(Updates with CEO’s comment in third paragraph.)
Feb. 6 (Bloomberg) -- Daimler AG forecast 2014 profit will rise “significantly” as the new GLA compact sport-utility vehicle and redesigned C-Class sedan add to a push by the third- largest luxury-auto maker to overtake rivals in sales by 2020.
Earnings before interest and taxes from ongoing operations will exceed the 7.9 billion euros ($10.7 billion) posted last year as the owner of the Mercedes-Benz brand brings out new cars and trucks and expands in emerging markets such as China and Brazil, Stuttgart, Germany-based Daimler said. Fourth-quarter profit on that basis surged 45 percent as customers scooped up the Mercedes CLA coupe and revamped flagship S-Class sedan.
Chief Executive Officer Dieter Zetsche has vowed to regain the top spot in luxury-car sales by the end of the decade after losing it to Bayerische Motoren Werke AG in 2005 and ceding second place to Audi AG in 2011. Mercedes plans to introduce 30 models through 2020, with a gasoline-powered sports car among the dozen vehicles that have no predecessor, Zetsche said today in a Bloomberg Television interview.
“Mercedes is on the right track with the new models,” said Frank Schwope, a Hanover, Germany-based analyst at NordLB. “You can see the change of the brand by the vehicles on the road. They’re attracting younger buyers.”
Daimler rose as much as 4.3 percent to 63.51 euros, the biggest intraday increase since Oct. 24, and was trading up 3.9 percent at 1:03 p.m. in Frankfurt. The shares have climbed 47 percent in the last year, valuing the German manufacturer at 67.8 billion euros.
Fourth-quarter Ebit at continuing businesses jumped to 2.53 billion euros from 1.74 billion euros a year earlier, Daimler said. Revenue gained 7.6 percent to 32.1 billion euros. The company plans to raise the dividend for 2013 by 2.3 percent to 2.25 euros a share.
Spending-reduction measures at the Mercedes-Benz Cars and the Daimler Trucks divisions contributed a combined 1.3 billion euros to earnings. The Mercedes marque’s vehicle sales rose 16 percent in January, propelled by demand for the S-Class and compacts such as the CLA, Daimler said yesterday.
“Our products are in demand around the world,” Zetsche said at a press conference in Stuttgart. “Our efficiency programs are paying off, and our investments are bearing fruit,” and “I am confident that we will continue to pick up the pace.”
Deliveries at Mercedes-Benz Cars, which also includes the Smart city-car brand, rose 7.9 percent last year. The division’s Fit for Leadership spending-reduction program, which has a goal of cutting costs by 2 billion euros in the two years through 2014, saved 800 million euros last year, beating targets, Daimler said. The fourth-quarter Ebit margin widened to 7.5 percent of sales from 5.3 percent a year earlier.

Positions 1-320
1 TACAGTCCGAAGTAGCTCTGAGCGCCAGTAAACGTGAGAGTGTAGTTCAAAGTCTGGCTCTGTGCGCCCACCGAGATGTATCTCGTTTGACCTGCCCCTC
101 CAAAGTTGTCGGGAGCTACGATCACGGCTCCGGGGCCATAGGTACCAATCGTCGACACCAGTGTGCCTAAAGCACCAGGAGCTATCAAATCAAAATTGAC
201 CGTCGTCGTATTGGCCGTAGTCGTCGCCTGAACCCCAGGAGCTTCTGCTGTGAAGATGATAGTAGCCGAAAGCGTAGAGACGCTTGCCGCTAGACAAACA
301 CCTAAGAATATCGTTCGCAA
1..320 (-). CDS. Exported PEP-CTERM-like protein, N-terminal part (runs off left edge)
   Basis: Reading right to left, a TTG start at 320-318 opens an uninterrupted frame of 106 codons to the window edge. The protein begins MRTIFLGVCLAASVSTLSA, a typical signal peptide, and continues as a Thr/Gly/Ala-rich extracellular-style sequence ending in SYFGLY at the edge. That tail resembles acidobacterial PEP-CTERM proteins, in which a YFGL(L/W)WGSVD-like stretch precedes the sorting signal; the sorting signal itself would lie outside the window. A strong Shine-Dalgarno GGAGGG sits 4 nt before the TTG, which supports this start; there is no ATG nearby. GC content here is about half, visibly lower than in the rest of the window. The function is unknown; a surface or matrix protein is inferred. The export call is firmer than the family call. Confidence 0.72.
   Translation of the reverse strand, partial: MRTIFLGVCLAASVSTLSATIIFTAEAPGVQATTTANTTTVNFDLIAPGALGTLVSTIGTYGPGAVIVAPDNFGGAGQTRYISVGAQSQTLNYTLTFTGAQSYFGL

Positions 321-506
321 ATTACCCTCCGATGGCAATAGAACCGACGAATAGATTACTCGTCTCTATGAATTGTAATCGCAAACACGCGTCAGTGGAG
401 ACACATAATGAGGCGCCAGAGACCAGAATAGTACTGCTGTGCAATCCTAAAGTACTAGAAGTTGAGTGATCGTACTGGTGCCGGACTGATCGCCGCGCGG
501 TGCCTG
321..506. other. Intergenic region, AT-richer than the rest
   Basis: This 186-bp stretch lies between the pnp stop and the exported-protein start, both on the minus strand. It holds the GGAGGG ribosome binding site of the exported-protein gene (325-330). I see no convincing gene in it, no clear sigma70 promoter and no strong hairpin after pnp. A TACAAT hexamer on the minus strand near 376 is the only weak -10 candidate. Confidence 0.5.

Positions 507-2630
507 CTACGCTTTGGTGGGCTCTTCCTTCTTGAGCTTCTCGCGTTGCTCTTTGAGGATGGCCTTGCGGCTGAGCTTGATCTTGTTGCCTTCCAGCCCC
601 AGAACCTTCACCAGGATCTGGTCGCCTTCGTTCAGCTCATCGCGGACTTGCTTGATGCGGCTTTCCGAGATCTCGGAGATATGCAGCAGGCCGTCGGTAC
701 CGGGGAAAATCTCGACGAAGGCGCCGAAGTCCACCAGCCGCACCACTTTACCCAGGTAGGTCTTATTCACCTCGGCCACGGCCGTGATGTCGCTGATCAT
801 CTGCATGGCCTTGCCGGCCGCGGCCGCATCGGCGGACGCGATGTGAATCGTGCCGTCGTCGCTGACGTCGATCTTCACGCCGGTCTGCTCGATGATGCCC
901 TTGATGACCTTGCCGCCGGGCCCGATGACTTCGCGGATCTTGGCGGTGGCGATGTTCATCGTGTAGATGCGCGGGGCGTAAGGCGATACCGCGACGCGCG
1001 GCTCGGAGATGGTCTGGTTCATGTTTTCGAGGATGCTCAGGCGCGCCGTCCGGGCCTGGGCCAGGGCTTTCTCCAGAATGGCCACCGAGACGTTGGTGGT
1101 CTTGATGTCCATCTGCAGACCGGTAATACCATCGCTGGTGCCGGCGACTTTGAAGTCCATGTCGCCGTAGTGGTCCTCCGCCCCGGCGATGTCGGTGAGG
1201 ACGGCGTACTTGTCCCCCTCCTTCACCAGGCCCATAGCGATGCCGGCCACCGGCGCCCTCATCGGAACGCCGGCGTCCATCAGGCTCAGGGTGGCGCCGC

Cost cuts from a 1.6 billion-euro earnings-improvement project at the Daimler Trucks division, which makes Mercedes, Freightliner and Fuso commercial vehicles, totaled 500 million in 2013. The unit’s Ebit margin in the fourth quarter jumped to 6.6 percent from 3.8 percent.
“Our plan is working step by step,” to improve profitability, Zetsche said. “The initial results of our strategy are making us hungry for more.”
Deliveries at the Mercedes nameplate increased faster than sales at Volkswagen AG’s Audi in the final months of 2013 and for the first time since 2010 the growth rate was faster last year than at Munich-based BMW.
Mercedes-Benz will roll out a new version of the mid-sized C-Class sedan in March as well as the GLA, an all-new small SUV. The manufacturer is also starting to offer an electric version of the B-Class compact in the U.S., and will debut a coupe variant of the S-Class.
To catch up with Audi and BMW in China, Mercedes plans to accelerate its retail-network expansion and add 100 dealers this year, compared to 75 new outlets in 2013. Daimler bought a 12 percent stake last year in BAIC, its local production partner in the country, as part of a plan for an initial public offering of the unit. Mercedes is also planning to resume manufacturing cars in Brazil by 2016.
--With assistance from Christoph Rauwald in Frankfurt and Francine Lacqua and Guy Johnson in London. Editors: Tom Lavell, Chad Thomas